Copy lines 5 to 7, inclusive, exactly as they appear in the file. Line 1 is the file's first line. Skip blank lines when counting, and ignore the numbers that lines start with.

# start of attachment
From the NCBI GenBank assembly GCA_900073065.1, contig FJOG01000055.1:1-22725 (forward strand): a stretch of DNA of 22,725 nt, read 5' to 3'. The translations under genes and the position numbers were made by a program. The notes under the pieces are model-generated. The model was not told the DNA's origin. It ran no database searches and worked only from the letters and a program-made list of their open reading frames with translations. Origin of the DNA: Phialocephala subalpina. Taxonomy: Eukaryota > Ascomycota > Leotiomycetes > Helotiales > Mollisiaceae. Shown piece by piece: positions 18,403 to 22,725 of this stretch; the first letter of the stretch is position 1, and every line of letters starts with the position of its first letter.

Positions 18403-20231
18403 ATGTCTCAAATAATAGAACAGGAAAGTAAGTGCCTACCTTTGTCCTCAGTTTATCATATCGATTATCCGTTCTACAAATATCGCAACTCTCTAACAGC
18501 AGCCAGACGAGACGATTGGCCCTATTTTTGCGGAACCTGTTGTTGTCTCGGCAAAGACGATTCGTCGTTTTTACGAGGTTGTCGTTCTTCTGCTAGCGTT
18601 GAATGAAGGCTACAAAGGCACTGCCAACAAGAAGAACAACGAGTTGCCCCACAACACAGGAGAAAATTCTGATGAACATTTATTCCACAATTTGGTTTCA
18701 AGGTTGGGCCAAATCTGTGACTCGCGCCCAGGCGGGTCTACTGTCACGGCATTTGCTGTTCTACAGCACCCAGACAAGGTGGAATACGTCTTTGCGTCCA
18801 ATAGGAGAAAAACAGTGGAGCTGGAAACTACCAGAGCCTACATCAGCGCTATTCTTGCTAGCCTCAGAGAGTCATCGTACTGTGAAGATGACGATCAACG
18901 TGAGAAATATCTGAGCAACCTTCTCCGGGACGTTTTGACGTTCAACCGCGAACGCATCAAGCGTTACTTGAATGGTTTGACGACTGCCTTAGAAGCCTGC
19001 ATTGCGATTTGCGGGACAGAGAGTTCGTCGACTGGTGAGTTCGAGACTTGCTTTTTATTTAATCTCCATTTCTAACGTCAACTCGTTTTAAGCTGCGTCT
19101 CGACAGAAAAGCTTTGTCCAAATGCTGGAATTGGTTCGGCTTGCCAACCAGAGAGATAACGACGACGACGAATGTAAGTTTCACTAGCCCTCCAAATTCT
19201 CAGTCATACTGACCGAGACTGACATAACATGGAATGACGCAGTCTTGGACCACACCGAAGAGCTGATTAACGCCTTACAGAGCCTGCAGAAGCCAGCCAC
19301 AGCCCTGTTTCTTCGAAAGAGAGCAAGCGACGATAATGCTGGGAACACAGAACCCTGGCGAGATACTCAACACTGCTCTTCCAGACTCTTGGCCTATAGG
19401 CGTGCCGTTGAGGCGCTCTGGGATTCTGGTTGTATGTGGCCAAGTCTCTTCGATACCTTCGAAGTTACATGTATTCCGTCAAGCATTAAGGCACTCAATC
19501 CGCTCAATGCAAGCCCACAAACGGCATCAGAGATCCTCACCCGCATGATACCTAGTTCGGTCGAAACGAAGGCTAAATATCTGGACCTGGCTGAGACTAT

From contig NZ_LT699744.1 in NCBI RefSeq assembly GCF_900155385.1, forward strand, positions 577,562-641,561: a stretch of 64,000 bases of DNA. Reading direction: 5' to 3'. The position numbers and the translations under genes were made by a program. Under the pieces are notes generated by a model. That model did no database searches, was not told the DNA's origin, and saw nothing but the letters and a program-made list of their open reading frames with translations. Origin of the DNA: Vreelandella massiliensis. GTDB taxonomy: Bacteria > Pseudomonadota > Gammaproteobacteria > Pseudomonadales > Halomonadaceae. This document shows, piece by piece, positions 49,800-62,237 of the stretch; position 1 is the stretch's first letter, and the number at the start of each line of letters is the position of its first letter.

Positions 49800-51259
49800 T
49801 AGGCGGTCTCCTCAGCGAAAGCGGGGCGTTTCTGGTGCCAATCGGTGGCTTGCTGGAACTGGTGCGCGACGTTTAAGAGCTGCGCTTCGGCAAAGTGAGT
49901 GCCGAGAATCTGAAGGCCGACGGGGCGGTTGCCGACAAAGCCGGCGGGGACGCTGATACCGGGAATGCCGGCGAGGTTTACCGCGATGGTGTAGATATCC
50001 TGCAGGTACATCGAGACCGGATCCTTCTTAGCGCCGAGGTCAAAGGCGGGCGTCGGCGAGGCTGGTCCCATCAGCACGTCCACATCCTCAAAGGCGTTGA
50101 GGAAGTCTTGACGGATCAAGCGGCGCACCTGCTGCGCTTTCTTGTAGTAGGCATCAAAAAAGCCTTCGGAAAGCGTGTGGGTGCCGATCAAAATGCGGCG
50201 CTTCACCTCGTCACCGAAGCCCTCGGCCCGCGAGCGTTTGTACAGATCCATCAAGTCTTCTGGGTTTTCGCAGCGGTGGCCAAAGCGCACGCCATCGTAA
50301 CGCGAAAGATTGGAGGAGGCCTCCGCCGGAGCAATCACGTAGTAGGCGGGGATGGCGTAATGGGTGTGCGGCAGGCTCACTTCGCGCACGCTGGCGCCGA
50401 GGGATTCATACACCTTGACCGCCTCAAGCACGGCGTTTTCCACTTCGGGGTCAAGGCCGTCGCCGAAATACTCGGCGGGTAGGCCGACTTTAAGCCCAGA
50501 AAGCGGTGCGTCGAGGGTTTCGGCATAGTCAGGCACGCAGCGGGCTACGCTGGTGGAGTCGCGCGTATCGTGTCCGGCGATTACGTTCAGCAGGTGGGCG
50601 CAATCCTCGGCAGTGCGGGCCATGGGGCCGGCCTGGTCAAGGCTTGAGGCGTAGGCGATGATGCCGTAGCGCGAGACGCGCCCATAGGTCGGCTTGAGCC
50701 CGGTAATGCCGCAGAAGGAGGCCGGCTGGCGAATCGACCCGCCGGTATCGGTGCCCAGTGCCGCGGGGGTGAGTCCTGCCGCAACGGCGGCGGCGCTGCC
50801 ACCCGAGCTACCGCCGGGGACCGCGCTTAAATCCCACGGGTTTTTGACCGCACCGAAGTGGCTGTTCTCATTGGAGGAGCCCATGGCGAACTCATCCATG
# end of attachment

18601 GAATGAAGGCTACAAAGGCACTGCCAACAAGAAGAACAACGAGTTGCCCCACAACACAGGAGAAAATTCTGATGAACATTTATTCCACAATTTGGTTTCA
18701 AGGTTGGGCCAAATCTGTGACTCGCGCCCAGGCGGGTCTACTGTCACGGCATTTGCTGTTCTACAGCACCCAGACAAGGTGGAATACGTCTTTGCGTCCA
18801 ATAGGAGAAAAACAGTGGAGCTGGAAACTACCAGAGCCTACATCAGCGCTATTCTTGCTAGCCTCAGAGAGTCATCGTACTGTGAAGATGACGATCAACG